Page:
THE Ghana Meteorological Agency (G-Met), has threatened to withdraw its services if Ghana Airport Company Limited fails to settle its indebtedness of over $2 million within the shortest possible time.
The Airport Company has failed to pay the amount it owed the agency, since 2008 for services rendered.
This has made it absolutely difficult for the agency to operate effectively as it has no funds to replace all obsolete equipment with brand new ones, as well as train the staff to meet modern or international standards.
But Dr. Omane Boamah, Minister of Communications, intervened and said that such an act, if embarked upon, would be disastrous to the Aviation Industry in particular, and the nation as a whole.
He said that Ghana needed accurate, appropriate, adequate and timely pieces of information on the weather to protect its citizens and other national assets from catastrophies.
The minister was informed of the agency’s financial predicament, when he paid a familiarisation visit to its head office in Accra, yesterday.
The Director-General, Group Captain (rtd) Stephen Komla said that about 60 per cent of G-Met’s internally generated funds (IGFs) was lost annually as stakeholders failed to pay for the services rendered to them.
He stated that the Ghana Meteorological Agency was under resourced to properly cater for its 300 stations dotted across the country.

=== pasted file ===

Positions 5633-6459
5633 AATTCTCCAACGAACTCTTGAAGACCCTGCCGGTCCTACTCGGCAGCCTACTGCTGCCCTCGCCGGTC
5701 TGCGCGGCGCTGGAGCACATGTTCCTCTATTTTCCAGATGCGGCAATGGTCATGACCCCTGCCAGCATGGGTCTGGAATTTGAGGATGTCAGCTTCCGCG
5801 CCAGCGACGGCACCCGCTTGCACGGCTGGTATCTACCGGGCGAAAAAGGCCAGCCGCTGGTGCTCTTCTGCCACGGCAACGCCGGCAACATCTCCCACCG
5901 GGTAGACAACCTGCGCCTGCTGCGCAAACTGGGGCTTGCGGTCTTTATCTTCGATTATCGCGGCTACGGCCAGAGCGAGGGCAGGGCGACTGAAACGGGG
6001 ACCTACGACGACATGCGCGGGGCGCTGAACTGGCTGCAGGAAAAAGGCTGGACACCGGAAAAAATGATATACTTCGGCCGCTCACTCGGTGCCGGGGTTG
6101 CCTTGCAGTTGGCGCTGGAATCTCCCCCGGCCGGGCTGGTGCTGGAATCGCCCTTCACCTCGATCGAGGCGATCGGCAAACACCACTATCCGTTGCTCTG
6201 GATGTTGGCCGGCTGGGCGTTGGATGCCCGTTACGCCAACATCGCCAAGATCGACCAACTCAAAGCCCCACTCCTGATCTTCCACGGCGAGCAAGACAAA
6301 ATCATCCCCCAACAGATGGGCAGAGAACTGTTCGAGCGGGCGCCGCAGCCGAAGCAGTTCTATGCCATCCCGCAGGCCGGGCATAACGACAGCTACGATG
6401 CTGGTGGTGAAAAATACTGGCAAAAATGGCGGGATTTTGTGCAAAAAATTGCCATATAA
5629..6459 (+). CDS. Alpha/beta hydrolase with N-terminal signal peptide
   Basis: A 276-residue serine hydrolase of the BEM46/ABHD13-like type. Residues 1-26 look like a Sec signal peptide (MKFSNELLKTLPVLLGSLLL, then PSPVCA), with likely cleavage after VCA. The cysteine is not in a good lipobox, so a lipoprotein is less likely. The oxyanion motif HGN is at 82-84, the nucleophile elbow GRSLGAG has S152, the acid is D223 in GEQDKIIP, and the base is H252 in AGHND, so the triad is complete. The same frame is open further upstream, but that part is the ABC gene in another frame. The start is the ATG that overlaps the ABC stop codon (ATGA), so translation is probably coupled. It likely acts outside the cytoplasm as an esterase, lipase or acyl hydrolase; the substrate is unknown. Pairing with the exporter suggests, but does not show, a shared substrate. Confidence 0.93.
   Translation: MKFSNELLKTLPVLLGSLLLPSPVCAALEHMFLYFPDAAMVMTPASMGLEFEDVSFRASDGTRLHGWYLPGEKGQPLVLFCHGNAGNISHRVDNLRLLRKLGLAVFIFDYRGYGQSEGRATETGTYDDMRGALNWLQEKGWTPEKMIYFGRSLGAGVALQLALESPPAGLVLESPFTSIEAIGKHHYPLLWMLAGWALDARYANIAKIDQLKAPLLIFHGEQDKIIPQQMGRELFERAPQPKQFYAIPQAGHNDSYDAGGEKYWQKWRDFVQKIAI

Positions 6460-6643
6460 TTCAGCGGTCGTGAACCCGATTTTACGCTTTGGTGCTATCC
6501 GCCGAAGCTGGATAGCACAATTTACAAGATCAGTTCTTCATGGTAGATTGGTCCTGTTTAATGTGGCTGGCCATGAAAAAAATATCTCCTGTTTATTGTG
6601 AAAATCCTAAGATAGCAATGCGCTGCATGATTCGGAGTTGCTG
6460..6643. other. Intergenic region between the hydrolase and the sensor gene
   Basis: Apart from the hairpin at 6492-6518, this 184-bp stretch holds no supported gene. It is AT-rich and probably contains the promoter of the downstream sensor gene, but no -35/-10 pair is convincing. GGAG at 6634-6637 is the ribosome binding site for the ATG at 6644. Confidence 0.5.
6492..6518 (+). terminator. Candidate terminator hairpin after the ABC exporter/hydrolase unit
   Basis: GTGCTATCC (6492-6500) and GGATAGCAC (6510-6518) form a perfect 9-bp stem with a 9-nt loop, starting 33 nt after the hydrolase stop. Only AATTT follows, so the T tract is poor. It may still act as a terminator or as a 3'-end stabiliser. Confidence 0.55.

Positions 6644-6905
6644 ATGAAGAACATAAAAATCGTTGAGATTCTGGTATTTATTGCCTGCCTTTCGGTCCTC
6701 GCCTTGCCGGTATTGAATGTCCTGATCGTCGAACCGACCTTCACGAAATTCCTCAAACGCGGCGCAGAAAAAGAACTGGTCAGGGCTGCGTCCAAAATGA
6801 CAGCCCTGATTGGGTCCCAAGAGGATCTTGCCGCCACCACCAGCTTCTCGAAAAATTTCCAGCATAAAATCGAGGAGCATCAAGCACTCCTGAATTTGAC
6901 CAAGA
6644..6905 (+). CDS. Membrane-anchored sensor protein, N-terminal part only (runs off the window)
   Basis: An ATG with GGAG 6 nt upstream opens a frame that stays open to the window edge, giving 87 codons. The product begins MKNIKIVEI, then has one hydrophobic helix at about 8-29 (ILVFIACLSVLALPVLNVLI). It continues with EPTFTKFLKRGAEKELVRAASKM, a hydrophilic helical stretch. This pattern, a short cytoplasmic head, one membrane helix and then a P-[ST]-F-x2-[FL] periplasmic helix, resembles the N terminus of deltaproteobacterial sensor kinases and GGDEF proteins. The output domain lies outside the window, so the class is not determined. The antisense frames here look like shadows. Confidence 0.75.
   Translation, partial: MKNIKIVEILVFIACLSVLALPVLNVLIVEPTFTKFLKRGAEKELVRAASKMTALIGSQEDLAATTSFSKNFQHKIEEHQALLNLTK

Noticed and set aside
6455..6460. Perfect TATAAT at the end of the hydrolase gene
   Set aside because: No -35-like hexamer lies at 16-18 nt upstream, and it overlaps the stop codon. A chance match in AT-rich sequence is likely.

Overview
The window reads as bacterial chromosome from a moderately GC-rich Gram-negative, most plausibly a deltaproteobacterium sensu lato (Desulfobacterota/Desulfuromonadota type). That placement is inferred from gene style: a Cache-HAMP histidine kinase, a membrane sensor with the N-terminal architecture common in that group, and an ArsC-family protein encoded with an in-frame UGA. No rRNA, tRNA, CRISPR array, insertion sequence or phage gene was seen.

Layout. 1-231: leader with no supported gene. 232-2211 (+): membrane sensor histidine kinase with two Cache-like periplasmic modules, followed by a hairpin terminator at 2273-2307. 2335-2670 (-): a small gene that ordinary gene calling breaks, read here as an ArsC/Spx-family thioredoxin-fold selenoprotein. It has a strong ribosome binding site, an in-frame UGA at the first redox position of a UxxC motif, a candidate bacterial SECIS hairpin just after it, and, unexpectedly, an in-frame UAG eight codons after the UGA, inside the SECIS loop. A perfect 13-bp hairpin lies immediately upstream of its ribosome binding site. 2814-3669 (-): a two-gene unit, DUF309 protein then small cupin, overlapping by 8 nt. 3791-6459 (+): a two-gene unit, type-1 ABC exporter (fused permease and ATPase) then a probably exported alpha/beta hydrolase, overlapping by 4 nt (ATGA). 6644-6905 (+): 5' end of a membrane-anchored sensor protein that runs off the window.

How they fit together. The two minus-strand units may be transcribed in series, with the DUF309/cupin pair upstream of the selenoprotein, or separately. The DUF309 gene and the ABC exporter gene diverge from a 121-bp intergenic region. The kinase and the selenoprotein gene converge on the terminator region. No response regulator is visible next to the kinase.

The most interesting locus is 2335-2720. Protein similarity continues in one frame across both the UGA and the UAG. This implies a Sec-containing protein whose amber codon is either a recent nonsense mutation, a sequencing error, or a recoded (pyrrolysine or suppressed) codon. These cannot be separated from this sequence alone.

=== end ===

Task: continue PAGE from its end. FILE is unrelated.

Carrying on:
According to him, every airport in Ghana was supposed to have five weather forecasters, but because of lack of funds to train personnel, the Kumasi, Takoradi, Sunyani and Tamale airports have no forecasters to man these areas, and described the situation as “quite worrying and unfortunate”.
The Director-General said that it was more expensive to acquire equipment for G-Met, citing the purchase of 15 thermometers alone could cost as much as £18,000 and wondered where and how such huge amounts could be obtained to buy other equally important gadgets for effective and efficient work.
Group Capt. Komla said that the agency presently needed about $200,000 to train forecasters to meet international requirements.
“We have not been able to meet the Quality Management System Standard due to financial constraints,” he lamented.
Group Capt. Komla said that some Japanese technicians are currently at Bole, Yendi and Salaga, all in the Northern Region, installing the Automatic Weather Observation Systems (AWOS).
On human resource development, he pointed out that G-met had been depending on the charity of its Fellowship scholarships to train its personnel abroad and appealed to the government to come to their aid since such benevolence would not be sustainable.
Dr. Boamah intimated that with the advent of the climatic change which had taken a global dimension, it behoved G-Met to continue to offer its committed and dedicated services to the good people of the country, and pledged to employ every means necessary, to ensure that the agency enjoyed the benefits of its labour by finding a lasting solution to the nagging issues.